Google Workers Have Officially Formed A Union

Alphabet Workers Union is live and representing over 225 Google employees and contractors.

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After multiple instances of collective action and demonstrations against management decisions, employees at Google have formed a minority union called the Alphabet Workers Union with the help of organizers from the Communication Workers of America, a union group that works with telecommunications and media workers.

Traditionally, when employees come together to unionize in the United States they have to recruit enough employees to petition their state or federal labor board (usually the National Labor Relations Board or NLRB) to hold an election. If employee organizers win the vote in this election, they are recognized by the board and company and can come to the table to negotiate a contract. The Alphabet Workers Union, named for Google's parent company, has taken a slightly different approach to make their organizing more feasible in the generally union-hostile tech industry.

Instead of focusing on being able to negotiate, the Alphabet Workers Union isn't even currently looking to be officially recognized by Google. Contracts are not their priority; instead the union is meant to serve as a more solid foundation for the activism employees have already been engaging in. In the past two years, Google employees have staged protests and demonstrations against Google's policies on sexual harassment, contractor benefits, and working with US Immigration agency ICE. Additionally, by becoming a minority union, Google's contract workers (who currently outnumber their regular employees) can join as well. Workers who have opted to join the union are being provided with protections and resources, and pay 1% of their income in union dues to support their paid organizing staff, and are technically part of CWA local 1400.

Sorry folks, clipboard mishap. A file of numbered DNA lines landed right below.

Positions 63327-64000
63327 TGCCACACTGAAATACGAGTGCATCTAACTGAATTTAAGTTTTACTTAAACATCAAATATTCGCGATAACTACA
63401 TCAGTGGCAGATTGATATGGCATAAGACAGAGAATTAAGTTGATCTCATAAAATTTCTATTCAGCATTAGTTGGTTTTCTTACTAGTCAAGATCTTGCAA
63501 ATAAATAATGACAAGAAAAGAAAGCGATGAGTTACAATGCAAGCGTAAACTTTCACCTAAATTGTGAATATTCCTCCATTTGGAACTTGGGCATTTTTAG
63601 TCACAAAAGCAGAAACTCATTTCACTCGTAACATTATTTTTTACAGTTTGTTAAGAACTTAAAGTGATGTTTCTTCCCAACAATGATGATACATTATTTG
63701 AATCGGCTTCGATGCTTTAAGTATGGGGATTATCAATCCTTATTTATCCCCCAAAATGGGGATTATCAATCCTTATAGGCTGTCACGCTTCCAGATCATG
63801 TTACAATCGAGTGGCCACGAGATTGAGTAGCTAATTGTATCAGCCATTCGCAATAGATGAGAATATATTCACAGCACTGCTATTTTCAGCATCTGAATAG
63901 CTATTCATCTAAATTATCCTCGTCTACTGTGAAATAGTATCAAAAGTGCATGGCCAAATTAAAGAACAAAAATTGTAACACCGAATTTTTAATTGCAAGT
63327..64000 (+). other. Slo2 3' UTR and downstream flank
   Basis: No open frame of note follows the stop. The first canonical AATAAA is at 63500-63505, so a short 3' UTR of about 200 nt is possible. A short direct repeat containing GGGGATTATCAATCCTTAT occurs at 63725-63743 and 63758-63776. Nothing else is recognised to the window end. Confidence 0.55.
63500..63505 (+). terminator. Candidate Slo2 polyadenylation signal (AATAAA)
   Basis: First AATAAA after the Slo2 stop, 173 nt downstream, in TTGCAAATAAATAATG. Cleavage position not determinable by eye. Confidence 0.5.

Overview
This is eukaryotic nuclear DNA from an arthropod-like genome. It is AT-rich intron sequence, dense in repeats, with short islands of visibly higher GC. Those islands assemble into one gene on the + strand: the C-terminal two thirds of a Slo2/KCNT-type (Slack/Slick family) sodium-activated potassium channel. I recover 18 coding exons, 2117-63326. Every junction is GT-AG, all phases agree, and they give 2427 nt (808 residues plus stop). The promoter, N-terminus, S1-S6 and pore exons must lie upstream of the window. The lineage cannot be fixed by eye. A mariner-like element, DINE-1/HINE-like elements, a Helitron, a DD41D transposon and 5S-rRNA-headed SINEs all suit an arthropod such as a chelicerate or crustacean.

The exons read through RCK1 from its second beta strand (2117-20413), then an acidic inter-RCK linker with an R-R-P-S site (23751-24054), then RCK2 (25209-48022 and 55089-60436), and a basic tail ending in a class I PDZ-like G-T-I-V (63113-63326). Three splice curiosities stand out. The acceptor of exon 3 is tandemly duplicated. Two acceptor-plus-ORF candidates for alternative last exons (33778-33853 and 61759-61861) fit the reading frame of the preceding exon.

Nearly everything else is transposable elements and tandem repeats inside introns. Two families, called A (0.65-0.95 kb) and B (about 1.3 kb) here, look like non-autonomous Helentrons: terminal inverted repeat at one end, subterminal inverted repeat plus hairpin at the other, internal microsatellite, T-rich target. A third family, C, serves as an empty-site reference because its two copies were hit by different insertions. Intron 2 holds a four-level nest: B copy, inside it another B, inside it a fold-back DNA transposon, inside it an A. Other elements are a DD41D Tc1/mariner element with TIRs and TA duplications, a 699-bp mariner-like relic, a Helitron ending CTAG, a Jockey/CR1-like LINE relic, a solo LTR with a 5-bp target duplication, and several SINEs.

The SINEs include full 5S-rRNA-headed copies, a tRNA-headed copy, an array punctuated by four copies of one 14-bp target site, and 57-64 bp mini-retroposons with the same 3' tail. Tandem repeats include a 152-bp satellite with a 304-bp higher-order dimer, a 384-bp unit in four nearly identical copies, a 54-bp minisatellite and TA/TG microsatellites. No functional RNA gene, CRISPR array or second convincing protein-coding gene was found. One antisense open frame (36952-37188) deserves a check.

How this organization will impact Google's products and services like Google Stadia remains to be seen. On the one hand, employees are not going after more common union goals like better wages or paid time off, but on the other, tensions with executive leadership may flare as workers continue applying pressure to the company to conform to their ethical standards.

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